Recently the Chairman of American Airlines, Mr. Robert Crandall, announced his plans to construct a $150 million international terminal from which American Airlines plans to serve eight major European cities and more than 12 Latin American countries.

These plans could be substantially curtailed under the present scheme, since access of other mainland cities may be requested in exchange. An open skies policy would enhance Puerto Rico's status as an air transportation hub in the Caribbean by expanding the level and scope of services.

The expansion of air service both to new and existing destinations would strengthen tourism in Puerto Rico and be a catalyst for economic development and foster its role as the economic capital of the Caribbean region.

[The prepared statement of Mr. Domenech follows:]

TESTIMONY OF MIGUEL A. DOMENECH IN SUPPORT OF S.712
TITLE IV SUBPART 5

The critical role played by the air transportation system in economic development of the local community, the broader political region, and nations as a whole is universally recognized. Air transportation is now the preferred means of intercity travel for a growing portion of pleasure travelers and for virtually all business travelers. Air transportation is also used for an increasing percentage of intercity mail and freight where it performs an indispensable role in the routine movement of high volume and perishable commodities.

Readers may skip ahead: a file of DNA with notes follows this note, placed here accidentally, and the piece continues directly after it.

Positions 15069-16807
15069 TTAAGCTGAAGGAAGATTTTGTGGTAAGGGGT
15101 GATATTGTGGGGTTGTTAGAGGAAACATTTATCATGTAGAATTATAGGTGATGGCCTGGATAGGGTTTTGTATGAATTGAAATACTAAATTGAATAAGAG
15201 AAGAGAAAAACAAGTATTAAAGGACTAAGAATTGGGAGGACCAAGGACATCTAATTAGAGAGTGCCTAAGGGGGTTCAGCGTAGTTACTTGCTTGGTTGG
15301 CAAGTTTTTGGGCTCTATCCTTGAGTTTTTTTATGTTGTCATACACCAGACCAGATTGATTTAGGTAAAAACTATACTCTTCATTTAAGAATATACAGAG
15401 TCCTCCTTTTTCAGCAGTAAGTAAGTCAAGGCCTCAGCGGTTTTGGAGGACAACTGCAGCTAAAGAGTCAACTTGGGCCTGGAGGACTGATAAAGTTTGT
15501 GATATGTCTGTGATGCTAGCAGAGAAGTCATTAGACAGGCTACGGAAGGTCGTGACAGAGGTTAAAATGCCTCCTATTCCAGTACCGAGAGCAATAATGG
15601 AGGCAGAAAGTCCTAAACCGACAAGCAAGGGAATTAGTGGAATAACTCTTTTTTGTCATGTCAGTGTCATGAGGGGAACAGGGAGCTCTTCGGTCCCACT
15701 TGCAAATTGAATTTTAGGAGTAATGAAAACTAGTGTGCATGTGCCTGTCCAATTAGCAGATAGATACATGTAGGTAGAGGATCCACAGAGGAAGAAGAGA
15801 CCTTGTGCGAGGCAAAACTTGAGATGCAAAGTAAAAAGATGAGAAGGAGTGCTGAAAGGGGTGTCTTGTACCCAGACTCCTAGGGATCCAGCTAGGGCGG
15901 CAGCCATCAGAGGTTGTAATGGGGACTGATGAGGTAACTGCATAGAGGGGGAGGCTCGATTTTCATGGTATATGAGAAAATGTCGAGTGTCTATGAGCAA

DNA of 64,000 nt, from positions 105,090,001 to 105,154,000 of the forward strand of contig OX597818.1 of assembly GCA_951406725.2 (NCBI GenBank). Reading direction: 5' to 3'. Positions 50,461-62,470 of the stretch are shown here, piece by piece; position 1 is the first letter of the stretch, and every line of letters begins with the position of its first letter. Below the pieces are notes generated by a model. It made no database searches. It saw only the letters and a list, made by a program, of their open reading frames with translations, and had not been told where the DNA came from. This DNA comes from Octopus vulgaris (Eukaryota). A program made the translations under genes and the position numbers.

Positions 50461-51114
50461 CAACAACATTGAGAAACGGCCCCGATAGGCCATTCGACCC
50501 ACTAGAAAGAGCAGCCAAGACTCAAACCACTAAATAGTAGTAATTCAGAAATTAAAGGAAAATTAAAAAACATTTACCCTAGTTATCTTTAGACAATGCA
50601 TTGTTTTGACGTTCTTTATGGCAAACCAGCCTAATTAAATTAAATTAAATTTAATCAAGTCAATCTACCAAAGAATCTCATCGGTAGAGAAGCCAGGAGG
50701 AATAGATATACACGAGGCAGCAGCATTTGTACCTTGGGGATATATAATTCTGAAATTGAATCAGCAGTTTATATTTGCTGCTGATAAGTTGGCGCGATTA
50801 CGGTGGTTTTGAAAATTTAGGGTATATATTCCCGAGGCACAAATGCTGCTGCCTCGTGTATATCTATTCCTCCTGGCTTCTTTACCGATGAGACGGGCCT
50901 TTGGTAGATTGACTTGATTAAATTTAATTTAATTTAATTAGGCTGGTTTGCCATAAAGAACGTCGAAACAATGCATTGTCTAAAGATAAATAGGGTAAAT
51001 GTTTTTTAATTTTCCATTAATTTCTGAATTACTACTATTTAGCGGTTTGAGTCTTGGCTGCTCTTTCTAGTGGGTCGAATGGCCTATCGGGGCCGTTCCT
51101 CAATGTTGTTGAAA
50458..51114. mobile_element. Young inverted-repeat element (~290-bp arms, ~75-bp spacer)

While the economic benefits of air transportation are difficult to fully quantify, it is useful to have a measure which places in perspective the need to continue to foster and develop aviation to Puerto Rico. One such measure is the net contribution of aviation to Puerto Rico's Cross Domestic Product (CDP). In 1988, approximately 730 million dollars or 5.8 percent of the CDP are attributable to visitor expenditures who arrived via air services. An estimated 3 billion worth of cargo was transported to an from Puerto Rico by air.

Though this numeric values provide a partial measure, the true significance of aviation to Puerto Rico must be stated qualitatively: